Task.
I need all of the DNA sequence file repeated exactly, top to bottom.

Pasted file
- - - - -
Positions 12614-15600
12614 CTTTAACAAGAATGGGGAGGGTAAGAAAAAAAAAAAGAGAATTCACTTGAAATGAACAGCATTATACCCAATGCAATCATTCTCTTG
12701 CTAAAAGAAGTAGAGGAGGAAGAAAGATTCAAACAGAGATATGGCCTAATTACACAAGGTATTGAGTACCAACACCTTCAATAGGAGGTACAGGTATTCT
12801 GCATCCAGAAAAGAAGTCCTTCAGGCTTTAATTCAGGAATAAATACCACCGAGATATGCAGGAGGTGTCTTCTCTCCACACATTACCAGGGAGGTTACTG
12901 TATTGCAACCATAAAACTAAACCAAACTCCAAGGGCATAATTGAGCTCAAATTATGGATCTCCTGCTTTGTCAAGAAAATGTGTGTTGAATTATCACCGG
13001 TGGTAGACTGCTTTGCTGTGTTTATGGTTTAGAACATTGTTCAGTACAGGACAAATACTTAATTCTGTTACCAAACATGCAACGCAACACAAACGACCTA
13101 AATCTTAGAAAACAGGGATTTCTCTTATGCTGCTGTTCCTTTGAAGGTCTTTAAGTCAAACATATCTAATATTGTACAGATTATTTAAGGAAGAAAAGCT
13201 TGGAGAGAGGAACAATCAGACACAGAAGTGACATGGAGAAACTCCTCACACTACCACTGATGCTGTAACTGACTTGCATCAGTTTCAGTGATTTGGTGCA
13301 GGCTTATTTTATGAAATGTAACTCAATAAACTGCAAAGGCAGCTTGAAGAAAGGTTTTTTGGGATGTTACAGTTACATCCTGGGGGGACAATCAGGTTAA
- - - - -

Positions 12614-15600
12614 CTTTAACAAGAATGGGGAGGGTAAGAAAAAAAAAAAGAGAATTCACTTGAAATGAACAGCATTATACCCAATGCAATCATTCTCTTG
12701 CTAAAAGAAGTAGAGGAGGAAGAAAGATTCAAACAGAGATATGGCCTAATTACACAAGGTATTGAGTACCAACACCTTCAATAGGAGGTACAGGTATTCT
12801 GCATCCAGAAAAGAAGTCCTTCAGGCTTTAATTCAGGAATAAATACCACCGAGATATGCAGGAGGTGTCTTCTCTCCACACATTACCAGGGAGGTTACTG
12901 TATTGCAACCATAAAACTAAACCAAACTCCAAGGGCATAATTGAGCTCAAATTATGGATCTCCTGCTTTGTCAAGAAAATGTGTGTTGAATTATCACCGG
13001 TGGTAGACTGCTTTGCTGTGTTTATGGTTTAGAACATTGTTCAGTACAGGACAAATACTTAATTCTGTTACCAAACATGCAACGCAACACAAACGACCTA
13101 AATCTTAGAAAACAGGGATTTCTCTTATGCTGCTGTTCCTTTGAAGGTCTTTAAGTCAAACATATCTAATATTGTACAGATTATTTAAGGAAGAAAAGCT
13201 TGGAGAGAGGAACAATCAGACACAGAAGTGACATGGAGAAACTCCTCACACTACCACTGATGCTGTAACTGACTTGCATCAGTTTCAGTGATTTGGTGCA
13301 GGCTTATTTTATGAAATGTAACTCAATAAACTGCAAAGGCAGCTTGAAGAAAGGTTTTTTGGGATGTTACAGTTACATCCTGGGGGGACAATCAGGTTAA